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24.06.16

Bradford Teaching Hospitals make improvements, but further progress needed – CQC

A CQC inspection has found Bradford Teaching Hospitals NHS FT is improving, but there are a number of areas of concern.

The inspectors gave Bradford a ‘Requires Improvement’ rating overall, saying it had made significant progress since a 2014 inspection led to an investigation by Monitor. The trust was rated ‘requires improvement’ for being safe, responsive and well led and ‘good’ for being effective and caring.

Areas of improvement highlighted included better out-of-hours medical staffing at St Luke’s Hospital and better staff awareness of incident reporting and their responsibilities under the Duty of Candour and the Mental Capacity Act. However, the CQC report said that were still staff shortages in some areas, and referral to treatment waiting times were too long.

Professor Sir Mike Richards, chief inspector of hospitals, said: “Since our last inspection in 2014, we have found some real improvements in some of the core services - notably in critical care services and outpatients and diagnostic and imaging.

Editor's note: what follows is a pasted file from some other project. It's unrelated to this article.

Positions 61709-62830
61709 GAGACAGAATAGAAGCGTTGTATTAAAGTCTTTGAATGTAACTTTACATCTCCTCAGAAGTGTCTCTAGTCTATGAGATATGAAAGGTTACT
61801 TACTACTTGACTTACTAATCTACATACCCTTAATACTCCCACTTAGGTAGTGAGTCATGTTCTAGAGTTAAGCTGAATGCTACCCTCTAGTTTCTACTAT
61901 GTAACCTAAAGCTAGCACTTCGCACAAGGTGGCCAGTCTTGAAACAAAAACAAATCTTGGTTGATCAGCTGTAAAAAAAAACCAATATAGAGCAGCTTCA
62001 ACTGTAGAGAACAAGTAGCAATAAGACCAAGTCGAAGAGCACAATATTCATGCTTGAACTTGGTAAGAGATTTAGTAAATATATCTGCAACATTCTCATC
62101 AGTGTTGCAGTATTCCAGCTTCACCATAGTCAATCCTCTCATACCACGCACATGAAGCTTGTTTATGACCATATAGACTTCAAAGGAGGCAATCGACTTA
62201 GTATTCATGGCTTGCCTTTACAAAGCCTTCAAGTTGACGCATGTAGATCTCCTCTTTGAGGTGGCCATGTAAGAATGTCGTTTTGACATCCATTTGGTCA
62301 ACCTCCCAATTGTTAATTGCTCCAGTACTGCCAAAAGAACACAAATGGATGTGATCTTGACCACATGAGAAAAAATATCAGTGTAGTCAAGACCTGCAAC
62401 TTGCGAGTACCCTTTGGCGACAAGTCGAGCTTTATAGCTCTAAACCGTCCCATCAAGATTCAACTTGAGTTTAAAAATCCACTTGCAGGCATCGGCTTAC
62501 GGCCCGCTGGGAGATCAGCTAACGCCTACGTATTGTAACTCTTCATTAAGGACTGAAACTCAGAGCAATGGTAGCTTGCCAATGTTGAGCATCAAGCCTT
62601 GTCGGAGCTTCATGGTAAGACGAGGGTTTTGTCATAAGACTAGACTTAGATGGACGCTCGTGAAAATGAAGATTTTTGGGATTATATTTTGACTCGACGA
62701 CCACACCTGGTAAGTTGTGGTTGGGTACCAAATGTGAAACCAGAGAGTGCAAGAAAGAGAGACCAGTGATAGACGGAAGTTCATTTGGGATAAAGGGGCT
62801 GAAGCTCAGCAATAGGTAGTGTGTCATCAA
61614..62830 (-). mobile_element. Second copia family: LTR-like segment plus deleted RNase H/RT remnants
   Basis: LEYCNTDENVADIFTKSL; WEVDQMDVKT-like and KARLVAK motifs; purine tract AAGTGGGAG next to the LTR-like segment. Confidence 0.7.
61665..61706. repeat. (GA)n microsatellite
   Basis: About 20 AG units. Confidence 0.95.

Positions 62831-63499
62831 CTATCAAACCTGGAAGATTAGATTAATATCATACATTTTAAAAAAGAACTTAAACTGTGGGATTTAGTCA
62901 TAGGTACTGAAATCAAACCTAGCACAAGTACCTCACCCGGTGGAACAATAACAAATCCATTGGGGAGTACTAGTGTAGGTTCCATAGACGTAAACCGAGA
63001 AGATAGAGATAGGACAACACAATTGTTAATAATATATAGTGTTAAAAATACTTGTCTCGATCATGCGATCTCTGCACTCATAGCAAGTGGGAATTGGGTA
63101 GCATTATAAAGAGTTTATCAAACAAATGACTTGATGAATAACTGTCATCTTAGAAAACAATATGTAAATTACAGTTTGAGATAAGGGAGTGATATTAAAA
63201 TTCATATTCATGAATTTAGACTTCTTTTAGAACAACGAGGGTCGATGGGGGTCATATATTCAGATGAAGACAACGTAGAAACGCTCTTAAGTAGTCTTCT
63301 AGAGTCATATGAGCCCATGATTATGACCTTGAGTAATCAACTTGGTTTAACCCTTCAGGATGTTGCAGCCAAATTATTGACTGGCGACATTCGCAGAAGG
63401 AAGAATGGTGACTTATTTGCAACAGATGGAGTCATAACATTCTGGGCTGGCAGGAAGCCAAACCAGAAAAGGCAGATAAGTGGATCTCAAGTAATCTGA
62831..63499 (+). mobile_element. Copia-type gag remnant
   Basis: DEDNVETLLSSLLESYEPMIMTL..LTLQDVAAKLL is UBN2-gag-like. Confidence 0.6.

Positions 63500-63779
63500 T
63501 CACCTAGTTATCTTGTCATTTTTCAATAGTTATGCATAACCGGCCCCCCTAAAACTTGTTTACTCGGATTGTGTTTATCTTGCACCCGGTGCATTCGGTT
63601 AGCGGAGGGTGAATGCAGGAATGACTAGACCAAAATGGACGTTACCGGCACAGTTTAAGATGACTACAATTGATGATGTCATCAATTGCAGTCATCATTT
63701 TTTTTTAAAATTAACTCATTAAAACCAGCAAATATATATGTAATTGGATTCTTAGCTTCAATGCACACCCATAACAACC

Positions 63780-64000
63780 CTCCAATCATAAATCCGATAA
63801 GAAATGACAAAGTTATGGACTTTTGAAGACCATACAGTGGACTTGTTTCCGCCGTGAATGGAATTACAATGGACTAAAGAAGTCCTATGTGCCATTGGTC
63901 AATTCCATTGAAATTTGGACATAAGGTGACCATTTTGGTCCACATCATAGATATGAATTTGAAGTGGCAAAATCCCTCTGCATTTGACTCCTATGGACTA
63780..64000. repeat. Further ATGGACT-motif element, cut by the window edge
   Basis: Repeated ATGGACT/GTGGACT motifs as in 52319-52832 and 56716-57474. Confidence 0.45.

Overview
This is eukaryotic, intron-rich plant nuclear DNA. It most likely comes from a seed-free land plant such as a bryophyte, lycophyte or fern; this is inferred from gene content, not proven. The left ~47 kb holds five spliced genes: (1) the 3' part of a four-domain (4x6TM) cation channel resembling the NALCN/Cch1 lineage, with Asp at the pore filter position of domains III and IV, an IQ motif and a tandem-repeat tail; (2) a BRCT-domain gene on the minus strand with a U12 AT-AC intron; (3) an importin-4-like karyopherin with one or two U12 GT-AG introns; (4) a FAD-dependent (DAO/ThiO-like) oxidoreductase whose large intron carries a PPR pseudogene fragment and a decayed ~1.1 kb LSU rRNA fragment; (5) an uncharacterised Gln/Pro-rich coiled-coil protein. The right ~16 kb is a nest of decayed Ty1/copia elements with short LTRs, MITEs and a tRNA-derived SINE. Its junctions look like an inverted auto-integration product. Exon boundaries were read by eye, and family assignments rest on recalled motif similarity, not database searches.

“Changes across outpatient services included a strengthening of governance arrangements and the introduction of improved training and development, which has been having a positive impact.”

He also said that he hoped further changes in the trust, including the introduction of new models of care and greater integration of care and the opening of a new hospital wing in November, would bring “real benefits” to patients.

However, the CQC also said that the trust must ensure that infection prevention and control procedures are followed in relation to hand hygiene, the use of personal protective equipment and the cleaning of equipment. Additionally, the trust must review and risk assess the environment on some wards and put in place actions to mitigate the risk of the spread of infection.

It also highlighted outstanding areas, including a drive to increase black and minority ethnic (BME) representation on the trust board to 29%, and the trust’s involvement in the ‘Well North’ programme to improve health in deprived communities.

The CQC will now present its findings to a local quality summit, which will then develop a plan of action for the trust.

Professor Clive Kay, the trust’s chief executive, said: “I am delighted with the huge improvements that we have made as a trust and that we no longer have any services which are judged to be ‘inadequate’. This is a testament to the hard work and commitment of our 6,000 staff and volunteers.”

(Image c. Lynne Cameron from PA Wire)

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